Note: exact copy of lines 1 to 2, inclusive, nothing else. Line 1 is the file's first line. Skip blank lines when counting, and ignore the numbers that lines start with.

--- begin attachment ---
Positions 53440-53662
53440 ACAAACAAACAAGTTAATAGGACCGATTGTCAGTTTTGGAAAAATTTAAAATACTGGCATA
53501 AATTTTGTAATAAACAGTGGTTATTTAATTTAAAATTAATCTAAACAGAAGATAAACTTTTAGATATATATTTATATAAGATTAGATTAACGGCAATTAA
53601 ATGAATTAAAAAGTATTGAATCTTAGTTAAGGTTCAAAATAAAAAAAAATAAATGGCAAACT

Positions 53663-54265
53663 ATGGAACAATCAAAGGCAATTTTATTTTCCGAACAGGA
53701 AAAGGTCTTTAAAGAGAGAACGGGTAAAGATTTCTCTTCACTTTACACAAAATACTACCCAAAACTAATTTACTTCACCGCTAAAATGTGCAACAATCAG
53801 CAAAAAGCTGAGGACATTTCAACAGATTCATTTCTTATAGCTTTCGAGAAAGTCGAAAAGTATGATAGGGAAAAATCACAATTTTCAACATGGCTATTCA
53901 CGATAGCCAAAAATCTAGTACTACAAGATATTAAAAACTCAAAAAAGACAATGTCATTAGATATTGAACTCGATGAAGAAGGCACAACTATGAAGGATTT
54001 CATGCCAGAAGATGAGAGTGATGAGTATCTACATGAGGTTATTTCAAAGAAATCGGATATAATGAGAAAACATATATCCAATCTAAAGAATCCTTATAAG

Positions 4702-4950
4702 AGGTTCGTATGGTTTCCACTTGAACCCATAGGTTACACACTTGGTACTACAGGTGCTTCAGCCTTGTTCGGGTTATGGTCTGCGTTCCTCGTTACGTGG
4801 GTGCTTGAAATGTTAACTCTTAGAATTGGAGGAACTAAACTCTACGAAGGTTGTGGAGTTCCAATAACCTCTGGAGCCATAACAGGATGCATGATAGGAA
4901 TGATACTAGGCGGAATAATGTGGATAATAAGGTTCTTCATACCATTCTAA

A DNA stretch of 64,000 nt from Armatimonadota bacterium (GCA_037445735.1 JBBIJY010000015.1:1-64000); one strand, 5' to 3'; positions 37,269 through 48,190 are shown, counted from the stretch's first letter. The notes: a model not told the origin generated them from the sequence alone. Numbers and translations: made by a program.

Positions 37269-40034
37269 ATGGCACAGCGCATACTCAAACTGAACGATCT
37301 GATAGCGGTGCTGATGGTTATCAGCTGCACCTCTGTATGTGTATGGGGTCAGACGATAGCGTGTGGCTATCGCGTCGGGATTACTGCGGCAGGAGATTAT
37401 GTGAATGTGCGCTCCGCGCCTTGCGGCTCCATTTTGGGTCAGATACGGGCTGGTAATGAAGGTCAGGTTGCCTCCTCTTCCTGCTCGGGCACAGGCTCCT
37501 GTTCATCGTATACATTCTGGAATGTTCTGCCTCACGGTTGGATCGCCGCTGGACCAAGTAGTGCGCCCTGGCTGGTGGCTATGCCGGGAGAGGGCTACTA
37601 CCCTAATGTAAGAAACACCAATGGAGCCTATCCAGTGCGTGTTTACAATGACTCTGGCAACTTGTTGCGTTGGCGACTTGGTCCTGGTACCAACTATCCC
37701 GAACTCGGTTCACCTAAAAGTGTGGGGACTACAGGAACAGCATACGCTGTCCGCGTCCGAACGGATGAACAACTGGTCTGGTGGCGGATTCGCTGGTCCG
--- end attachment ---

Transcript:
Positions 53440-53662
53440 ACAAACAAACAAGTTAATAGGACCGATTGTCAGTTTTGGAAAAATTTAAAATACTGGCATA